From a quick look at all the clunkers this summer movie season — Godzilla: King of the Monsters, Dark Phoenix, Men in Black: International, and The Secret Life of Pets 2 — one might think it’s been a terrible summer at the box office. That’s not true, exactly. In fact, through this weekend, this year’s summer box office is running dead even with last summer’s box office. The difference is, more of that money is tied up in fewer films. For instance, the $850 million pulled down by Avengers: Endgame represents one-third of the entire summer box office. With Aladdin, Toy Story 4 and Spider-Man: Far From Home, Disney itself owns about $1.6 billion of the $2.6 billion earned at the box office overall this summer. Outside of the four Disney films, John Wick 3, Pokemon Detective Pikachu and Rocketman, it has been a downright ugly summer, but those seven films have done enough to generate healthy profits. It’s just that those profits are limited to fewer studios.
Spider-Man: Far From Home certainly helped to contribute to Disney/Marvel’s good fortunes, breaking the record for most money earned on a Tuesday and a Wednesday earlier this week on its way to the best 6-day Independence holiday opening, surpassing the $153 million of Despicable Me 2. With its first six days in the books, it looks as though Far From Home is going to put up an impressive $185 million, including the $93 million it earned this weekend. It’s also netted $580 million worldwide in its first 10 days of release.
That’s a hugely impressive six-day run, although not quite record-breaking. In fact, it’ll come in around 25th or so all time for the first six days, a little better than the $180 million earned in the first six days by Spider-Man 2 and well short of the $450 million that Endgame earned in its first six days. It is nevertheless a huge victory for Marvel, which doesn’t come too far off its Endgame high while also proving that franchise fatigue hasn’t yet set in for the MCU. Great reviews probably helped (92 percent on Rotten Tomatoes), but this one is exploding based on the built-in fanbase and great word of mouth. Expect Far From Home to maintain the top spot at the box office for another 12 days, until Lion King opens on July 19th.
It wasn’t a bad 4th of July weekend for Toy Story 4, either, as it added another $34 million in its third weekend. It may have gotten off to a somewhat slow start, but it’s already crossed $300 million now and is poised to surpass Aladdin as the third highest grossing film of the year by next weekend (Aladdin added another $7 million to bring its total to $320 million in its seventh week. It sits at $920 million worldwide.). Last weekend’s Danny Boyle opener, Yesterday, suffered a relatively small drop (38 percent) and added another $10.7 million. It has earned $36 million after 10 days on a $26 million budget. After two weekends, Annabelle Comes Homes has now earned $50 million after a $9.8 million weekend. These movies are produced for a song, so it’s already well on its way into the black, thanks to a $134 million take worldwide, so far.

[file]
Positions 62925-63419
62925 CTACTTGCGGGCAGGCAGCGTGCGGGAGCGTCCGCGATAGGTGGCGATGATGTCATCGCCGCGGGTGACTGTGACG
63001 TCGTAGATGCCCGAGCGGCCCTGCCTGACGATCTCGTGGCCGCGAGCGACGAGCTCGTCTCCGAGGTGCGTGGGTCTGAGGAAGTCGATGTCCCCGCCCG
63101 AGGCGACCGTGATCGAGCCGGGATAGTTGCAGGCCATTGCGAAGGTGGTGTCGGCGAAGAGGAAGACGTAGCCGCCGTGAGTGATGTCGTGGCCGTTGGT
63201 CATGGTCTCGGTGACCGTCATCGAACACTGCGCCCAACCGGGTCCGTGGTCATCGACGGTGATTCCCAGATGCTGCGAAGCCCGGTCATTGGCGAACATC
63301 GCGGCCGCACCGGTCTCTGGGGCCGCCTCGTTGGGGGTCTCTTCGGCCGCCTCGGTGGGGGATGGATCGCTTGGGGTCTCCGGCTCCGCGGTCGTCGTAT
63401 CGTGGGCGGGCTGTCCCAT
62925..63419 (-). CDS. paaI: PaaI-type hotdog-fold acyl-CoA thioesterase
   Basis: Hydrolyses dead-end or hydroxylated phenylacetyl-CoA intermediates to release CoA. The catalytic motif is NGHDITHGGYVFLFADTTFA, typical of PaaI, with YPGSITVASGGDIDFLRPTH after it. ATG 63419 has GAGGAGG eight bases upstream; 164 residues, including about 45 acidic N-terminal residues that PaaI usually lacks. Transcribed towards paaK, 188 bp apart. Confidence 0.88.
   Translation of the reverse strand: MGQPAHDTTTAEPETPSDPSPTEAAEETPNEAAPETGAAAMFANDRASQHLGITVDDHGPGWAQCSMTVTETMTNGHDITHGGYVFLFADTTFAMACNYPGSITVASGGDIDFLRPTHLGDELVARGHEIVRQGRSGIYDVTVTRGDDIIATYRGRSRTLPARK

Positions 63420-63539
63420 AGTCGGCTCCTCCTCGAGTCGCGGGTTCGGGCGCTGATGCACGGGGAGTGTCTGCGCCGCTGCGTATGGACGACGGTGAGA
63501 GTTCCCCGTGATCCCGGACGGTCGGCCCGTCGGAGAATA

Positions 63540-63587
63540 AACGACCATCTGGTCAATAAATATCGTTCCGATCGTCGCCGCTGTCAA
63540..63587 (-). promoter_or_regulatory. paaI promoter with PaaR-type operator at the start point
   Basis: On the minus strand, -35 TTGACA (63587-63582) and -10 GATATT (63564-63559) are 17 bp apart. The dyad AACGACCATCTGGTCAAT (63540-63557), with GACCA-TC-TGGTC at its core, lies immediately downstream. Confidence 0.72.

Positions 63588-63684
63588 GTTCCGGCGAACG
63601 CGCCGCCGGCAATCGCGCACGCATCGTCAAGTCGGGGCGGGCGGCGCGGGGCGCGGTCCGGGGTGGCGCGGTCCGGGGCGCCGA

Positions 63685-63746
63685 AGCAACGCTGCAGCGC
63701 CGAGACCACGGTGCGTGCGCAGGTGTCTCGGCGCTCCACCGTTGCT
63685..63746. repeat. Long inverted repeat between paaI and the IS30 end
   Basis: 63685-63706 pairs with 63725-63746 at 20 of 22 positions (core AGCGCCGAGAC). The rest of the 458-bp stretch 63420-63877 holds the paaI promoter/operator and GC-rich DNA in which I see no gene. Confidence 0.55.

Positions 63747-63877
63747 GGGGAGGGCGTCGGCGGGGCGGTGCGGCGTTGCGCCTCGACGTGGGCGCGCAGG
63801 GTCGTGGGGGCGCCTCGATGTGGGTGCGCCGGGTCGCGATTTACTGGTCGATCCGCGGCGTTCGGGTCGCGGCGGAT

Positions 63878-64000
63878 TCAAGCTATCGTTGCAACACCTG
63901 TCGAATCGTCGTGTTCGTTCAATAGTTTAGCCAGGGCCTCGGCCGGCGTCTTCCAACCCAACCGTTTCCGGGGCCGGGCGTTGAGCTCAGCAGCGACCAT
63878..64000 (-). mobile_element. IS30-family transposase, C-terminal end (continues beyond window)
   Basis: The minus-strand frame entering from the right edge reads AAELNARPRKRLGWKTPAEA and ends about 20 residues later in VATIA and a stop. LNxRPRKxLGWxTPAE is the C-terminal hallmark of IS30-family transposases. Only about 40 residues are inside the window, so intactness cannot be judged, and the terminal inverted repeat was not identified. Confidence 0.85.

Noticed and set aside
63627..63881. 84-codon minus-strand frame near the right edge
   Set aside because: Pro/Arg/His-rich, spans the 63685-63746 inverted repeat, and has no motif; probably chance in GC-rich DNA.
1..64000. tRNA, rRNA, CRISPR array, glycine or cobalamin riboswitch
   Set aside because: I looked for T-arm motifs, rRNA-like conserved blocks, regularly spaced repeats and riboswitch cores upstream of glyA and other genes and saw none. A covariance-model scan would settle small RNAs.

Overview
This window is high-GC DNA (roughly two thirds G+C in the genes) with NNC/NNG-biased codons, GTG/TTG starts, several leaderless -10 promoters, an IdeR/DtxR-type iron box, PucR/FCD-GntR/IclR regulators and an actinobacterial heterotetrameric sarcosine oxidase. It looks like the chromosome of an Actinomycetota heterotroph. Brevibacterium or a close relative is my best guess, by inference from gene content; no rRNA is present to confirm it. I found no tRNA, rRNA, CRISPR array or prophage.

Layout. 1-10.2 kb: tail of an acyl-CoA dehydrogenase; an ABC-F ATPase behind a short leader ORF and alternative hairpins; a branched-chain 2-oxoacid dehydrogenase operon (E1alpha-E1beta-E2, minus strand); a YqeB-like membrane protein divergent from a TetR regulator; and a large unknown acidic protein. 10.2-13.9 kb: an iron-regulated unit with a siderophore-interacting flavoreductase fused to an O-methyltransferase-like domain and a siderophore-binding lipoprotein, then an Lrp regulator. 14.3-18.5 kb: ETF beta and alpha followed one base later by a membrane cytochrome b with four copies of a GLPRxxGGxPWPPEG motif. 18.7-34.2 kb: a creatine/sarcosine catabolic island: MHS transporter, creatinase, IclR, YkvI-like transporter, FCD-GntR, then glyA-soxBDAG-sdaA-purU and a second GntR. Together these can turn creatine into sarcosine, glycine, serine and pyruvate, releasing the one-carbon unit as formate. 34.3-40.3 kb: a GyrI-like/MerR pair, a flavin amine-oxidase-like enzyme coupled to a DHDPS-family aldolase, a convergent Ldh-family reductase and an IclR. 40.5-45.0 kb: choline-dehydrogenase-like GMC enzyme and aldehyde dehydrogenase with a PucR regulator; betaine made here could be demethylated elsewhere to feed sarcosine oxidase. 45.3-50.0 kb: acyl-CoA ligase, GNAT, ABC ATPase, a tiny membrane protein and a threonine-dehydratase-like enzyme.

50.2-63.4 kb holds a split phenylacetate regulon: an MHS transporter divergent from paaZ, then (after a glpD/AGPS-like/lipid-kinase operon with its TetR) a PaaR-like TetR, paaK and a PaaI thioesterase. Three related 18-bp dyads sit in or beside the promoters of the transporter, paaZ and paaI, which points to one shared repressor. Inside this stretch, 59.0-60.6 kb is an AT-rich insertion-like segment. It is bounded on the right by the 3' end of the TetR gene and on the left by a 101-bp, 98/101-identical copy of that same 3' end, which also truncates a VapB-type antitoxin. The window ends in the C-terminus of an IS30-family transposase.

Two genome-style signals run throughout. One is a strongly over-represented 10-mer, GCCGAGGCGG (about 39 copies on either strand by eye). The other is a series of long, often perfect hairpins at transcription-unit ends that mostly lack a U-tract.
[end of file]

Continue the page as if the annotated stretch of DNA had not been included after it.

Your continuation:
The week’s other opener, Midsommar, did fairly well for a art-house horror flick. It’s earned $10.5 million since its Wednesday opening (and $6.5 million over the weekend), although that is actually less than Ari Aster’s previous opening for Hereditary ($13 million). The C+ Cinemascore, however, is better than the D+ for Hereditary. Ari Aster’s films are decidedly not for everyone, although critics certainly like them (this one received an 82 percent on Rotten Tomatoes).
Holdovers occupy the last four spots. Secret Life of Pets 2 hit $140 million after five weeks, which is nearly twice as much as the $72 million earned by Men in Black: International after three weeks (both, nevertheless, have been disappointments for their respective studios). After its re-release, Avengers: Endgame is still trudging along, adding another $3.1 million to bring its total to $847 million. It’s still $15 million away from the worldwide box-office leader, Avatar. Disney will probably keep it in theaters as long as it takes. Finally, Rocketman hangs in for one more week, adding $2.6 million to bring its total a hair shy of $90 million.
Believe it or not, the summer movie season is starting to dry up. Next weekend, the horror movie Crawl and the comedy Stuber will battle it out probably for third place, behind Spider-Man and Toy Story 4. In fact, there are only two films left this summer with a real chance to open north of $100 million, Lion King on July 19th and Hobbes and Shaw on the first weekend of August. Aside from Quentin Tarantino’s Once Upon a Time in Hollywood, that’s about it for summer tentpoles.